Misdiagnosed rising damp is both expensive and damanging to a property. Follow our tips…
RICS surveyors sometimes write in Building Surveys;
- “A reading above 20% WME (wood moisture equivalent) is a cause for concern and is caused by rising damp.”
- “This will require a chemical damp proof course injection.”
- “Note: there may be further defects including wet rot under the floor as a result of the damp” and
- “further investigation is recommended.”
- Some surveyors even refer a named PCA contractor to quote for rising damp treatment.
This is complete baloney and says something about the training of some RICS surveyors.
Tips for diagnosing rising damp
- Damp meter should never be used to determine the source of water. For instance a high damp meter reading can’t be used to diagnose rising damp.
- Water comes from four mains sources;
- groundwater (the root cause of rising damp),
- a main or wastewater leak,
- penetrating damp from rain and
- vapour forming condensation which represents about 85% of damp issues.
- Damp meters are useful for detecting possible damp.
- They were designed for timber.
- Pure water does not register a high dap meter reading.
- Damp maters measure conductance, typically from salts in water, a useful proxy for dampness.
- They are qualitative not quantitative.
- An amount over 20WME is indicative of damp.
- Rising damp is exceptionally rare. A property has to be in constant contact with groundwater. Groundwater is the water contained below the water-table.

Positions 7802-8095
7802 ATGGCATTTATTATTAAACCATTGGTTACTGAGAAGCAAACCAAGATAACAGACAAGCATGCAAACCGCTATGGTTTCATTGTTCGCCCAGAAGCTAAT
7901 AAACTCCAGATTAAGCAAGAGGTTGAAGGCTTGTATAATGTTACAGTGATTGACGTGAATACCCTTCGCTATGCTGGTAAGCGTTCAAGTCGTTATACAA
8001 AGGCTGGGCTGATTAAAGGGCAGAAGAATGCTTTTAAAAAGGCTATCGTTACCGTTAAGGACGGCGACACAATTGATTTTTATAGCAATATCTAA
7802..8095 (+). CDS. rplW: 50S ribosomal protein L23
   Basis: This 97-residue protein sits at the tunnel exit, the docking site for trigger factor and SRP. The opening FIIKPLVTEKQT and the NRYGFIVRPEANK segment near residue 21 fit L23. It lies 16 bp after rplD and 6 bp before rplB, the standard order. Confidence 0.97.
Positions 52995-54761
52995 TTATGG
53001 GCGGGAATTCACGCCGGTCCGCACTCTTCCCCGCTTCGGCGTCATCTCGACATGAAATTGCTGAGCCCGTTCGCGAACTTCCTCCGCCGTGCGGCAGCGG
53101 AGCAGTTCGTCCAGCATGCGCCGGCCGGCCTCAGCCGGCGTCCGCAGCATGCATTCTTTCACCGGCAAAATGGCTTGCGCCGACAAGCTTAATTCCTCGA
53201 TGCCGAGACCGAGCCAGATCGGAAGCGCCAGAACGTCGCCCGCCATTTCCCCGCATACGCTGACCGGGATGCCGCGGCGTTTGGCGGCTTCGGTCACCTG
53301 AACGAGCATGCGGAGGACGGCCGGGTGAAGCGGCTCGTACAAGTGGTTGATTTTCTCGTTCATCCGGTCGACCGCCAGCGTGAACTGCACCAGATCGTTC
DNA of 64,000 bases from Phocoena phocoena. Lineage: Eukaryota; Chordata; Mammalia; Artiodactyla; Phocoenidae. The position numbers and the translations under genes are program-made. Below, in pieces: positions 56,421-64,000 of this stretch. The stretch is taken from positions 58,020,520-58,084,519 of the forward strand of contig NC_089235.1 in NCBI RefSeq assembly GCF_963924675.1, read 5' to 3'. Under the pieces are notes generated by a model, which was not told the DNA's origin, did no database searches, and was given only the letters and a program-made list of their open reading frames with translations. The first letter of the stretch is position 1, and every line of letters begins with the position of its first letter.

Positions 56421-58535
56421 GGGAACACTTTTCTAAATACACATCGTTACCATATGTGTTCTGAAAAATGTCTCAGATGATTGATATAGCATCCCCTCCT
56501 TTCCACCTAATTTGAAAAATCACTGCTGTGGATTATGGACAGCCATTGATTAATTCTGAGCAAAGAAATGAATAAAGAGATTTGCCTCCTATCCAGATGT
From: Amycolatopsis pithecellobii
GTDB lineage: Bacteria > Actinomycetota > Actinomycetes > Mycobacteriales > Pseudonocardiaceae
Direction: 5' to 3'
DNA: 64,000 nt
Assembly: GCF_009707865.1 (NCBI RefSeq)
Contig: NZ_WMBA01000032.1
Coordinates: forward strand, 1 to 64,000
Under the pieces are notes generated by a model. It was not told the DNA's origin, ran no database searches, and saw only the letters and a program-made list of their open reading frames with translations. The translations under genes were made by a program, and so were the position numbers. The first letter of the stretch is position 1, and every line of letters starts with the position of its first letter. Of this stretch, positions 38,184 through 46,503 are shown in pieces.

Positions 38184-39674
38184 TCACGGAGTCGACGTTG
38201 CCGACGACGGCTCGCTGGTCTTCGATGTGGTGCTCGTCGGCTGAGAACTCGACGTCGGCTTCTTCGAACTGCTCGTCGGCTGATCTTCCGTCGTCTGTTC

- To determine if there is a a risk of rising damp look at local data for the height of the water table.
A property needs all three of the following to be at risk of rising damp.
- low lying land (relative to local water,
- in a flood plain,
- built on ground with aquifers.
- The profile of rising damp is horizontal with dips in the corners and around opening.
- A low meter reading at the base of a wall is as important as a high damp meter reading as none of the wall would be dry if there was rising damp.
- Test for nitrates. Salts concentrated from drying groundwater or mains-water is high in nitrates. Low concentrations is indicative of condensation or direct rain-water (that has not percolated through nitrate rich soil). Low nitrate concentrations excludes long-term contact with groundwater or mains-water.
- Test the sub-floor relative humidity. Groundwater and any other form of water entering the sub-floor void causes high sub-floor relative humidity, unless there is adequate sub-floor ventilation. High sub-floor humidity causes water to condense above the damp proof course.
- Test for a main-water leak.
- Search for damaged rain-water goods, gutter, hoppers, downpipes, gullies, drains.
- If all the above indicates rising damp, then the final test to determine if there is rising damp is by drilling down by a metre below the ground floor, near to the house (back of the house, or into the sub-floor void is best – check for drains, mains-water, gas, cable etc. first) and test for free water in its liquid form (not simply rain-water absorbed into soil).